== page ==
Flatlander Faith

Apologetics from an Anabaptist perspective

Tag Archives: giving

Boxing Day musings

Feasting on Christmas Day has a long and noble tradition and one is at risk of being branded a heretic if he suggests it might not be necessary.

Noble in that first sentence is meant to be taken literally – for many centuries it was only the nobility and the rich who could afford to feast on Christmas Day, or any other day.

Many years ago it became the custom in England for rich families to give their servants a day off on the day after Christmas. They had served their masters on Christmas day, now it was their turn to go home to their families and celebrate. They didn’t go empty handed. They were given boxes with gifts, a little money and some of the food that was left from the Christmas day feast.  Thus was born the tradition of Boxing Day.

Boxing Day is a statutory holiday in Canada, but alas, it is no longer a day of giving. Rather it is a day when merchants put all their left over Christmas stock on sale at deep discounts. This means that everyone gets the day off except store employees. This is their busiest day of the year.

Sunday morning our minister in his message pointed out many of the things that most people believe about the birth of Jesus that are not found in the Bible. It’s about time. These things are being pointed out in newspaper and magazine articles and we’re getting to a situation where non-Christians know more about the facts of Jesus’ birth than Christians do.

My parents told me that my gifts on Christmas morning came from Santa Claus. It was almost 70 years ago, but I still remember how I felt when they told me that Santa Claus did not exist. My first thought was “What other lies have they been telling me?”

What do we have left when we strip away all the fanciful stories that have been added to the account of Jesus’ birth (why not just call them lies)? We have the account of the miraculous birth of the only begotten Son of God, coming into a fallen world to make a way for our redemption. And that is everything.

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Realities

‘Tis what we are, not what we seem;
‘Tis the work we do, not the dreams we dream;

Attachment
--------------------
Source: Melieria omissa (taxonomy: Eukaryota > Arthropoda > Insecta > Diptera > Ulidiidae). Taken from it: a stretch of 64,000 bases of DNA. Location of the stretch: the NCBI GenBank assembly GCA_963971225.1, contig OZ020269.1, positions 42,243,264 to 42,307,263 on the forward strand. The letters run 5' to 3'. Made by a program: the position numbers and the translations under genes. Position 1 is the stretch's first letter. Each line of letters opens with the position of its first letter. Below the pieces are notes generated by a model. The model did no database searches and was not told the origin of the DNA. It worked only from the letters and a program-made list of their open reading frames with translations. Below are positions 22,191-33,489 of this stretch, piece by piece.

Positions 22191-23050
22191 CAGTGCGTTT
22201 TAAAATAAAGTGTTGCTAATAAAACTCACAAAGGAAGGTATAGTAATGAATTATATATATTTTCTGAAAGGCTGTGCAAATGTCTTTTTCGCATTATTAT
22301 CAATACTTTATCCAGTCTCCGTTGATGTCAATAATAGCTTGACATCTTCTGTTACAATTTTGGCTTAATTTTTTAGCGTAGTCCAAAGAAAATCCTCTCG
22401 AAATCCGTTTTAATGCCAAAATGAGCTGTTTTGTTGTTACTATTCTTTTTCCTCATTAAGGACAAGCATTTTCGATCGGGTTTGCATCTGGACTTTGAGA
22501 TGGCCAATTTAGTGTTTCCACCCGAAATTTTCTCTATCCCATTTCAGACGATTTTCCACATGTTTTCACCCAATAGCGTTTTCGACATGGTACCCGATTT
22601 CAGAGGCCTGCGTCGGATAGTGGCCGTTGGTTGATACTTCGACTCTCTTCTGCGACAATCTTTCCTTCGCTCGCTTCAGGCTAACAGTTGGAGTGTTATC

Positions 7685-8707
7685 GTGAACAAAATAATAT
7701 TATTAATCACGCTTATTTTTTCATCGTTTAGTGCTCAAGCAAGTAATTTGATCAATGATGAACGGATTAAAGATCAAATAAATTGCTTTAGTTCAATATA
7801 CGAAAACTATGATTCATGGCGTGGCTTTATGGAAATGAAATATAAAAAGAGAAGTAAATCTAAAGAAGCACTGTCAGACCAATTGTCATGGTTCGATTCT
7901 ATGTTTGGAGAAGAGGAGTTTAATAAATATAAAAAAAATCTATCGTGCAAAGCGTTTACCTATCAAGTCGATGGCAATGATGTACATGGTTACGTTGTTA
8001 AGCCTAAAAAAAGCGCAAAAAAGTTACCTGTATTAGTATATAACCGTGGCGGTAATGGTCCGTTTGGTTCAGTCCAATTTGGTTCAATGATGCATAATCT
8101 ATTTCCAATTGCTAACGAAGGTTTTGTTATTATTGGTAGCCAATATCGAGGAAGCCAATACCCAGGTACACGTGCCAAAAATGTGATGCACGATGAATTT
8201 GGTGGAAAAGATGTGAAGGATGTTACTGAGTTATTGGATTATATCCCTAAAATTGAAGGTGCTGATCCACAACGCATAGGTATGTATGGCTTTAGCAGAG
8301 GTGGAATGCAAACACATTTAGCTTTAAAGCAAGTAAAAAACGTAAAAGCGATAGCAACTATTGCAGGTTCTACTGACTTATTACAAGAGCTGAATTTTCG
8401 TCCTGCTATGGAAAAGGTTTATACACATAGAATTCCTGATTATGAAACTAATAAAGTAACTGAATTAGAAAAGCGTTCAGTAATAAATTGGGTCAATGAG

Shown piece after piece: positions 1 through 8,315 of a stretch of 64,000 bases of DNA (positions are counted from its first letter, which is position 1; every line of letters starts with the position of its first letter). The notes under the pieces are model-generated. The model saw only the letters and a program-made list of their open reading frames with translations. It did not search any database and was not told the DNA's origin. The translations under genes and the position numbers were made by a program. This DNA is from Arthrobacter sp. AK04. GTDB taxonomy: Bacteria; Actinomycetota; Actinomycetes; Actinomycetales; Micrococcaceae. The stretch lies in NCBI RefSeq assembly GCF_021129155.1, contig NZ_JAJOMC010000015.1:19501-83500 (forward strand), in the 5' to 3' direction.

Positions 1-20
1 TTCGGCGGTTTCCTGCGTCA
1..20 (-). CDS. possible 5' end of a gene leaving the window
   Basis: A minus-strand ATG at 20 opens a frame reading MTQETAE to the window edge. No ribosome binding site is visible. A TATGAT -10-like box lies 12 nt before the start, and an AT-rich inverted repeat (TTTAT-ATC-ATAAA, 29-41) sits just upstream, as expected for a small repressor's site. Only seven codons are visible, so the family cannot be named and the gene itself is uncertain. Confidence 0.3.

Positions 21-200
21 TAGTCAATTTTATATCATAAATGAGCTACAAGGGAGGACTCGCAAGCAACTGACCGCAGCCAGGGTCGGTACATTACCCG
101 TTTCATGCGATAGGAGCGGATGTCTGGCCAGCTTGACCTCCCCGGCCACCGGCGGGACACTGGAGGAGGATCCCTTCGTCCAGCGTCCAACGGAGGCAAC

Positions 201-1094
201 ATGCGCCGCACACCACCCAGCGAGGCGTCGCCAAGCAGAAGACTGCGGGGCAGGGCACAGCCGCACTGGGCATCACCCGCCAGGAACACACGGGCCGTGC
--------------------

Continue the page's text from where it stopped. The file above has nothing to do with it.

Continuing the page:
Not what we have, but what we give;
Not the words we speak, but the life that we live;
Not the things we teach, but what we learn;
Not the wrong we do, but the sin we spurn;
Not the valiant deed on the King’s highway;
But the gentle deeds from day to day;
The things which help to cheer and bless,
That make the sum of our happiness.

                                                   Author Unknown

Should Christians tithe?

Some Christians firmly believe that the Old Testament 10% rule is still in force for Christians today.  They tell inspirational tales of someone who was struggling financially and could hardly find any spare change for the collection plate.  Then they began to give 10% off the top of their income and, as if by magic, all their financial needs were supplied.

There are quite convincing arguments against the 10% requirement for Christians in the new dispensation.  First, there is no command to tithe to be found anywhere in the New Testament.  Second, it is argued, the tribe of Levi was given no inheritance in the promised land, thus the tithe was a tax to support the Levitical priesthood and is not needed in the present dispensation.

I believe these are entirely valid arguments.  Does that leave Christians with no direction or guidelines on how much to give?  If we are looking for a hard and fast rule, I don’t believe we are going to find it.  What I read in the New Testament leads me to the gut-wrenching conclusion that God wants everything I have and everything I am.

The rich young ruler could not handle Jesus’ command to sell everything.  Most of the rest of us would like to squirm out of it, too.  We may blithely say, “Everything I have belongs to Jesus.”  Would an impartial bystander be likely to believe that from the way we use our time and the material things that come into our hands?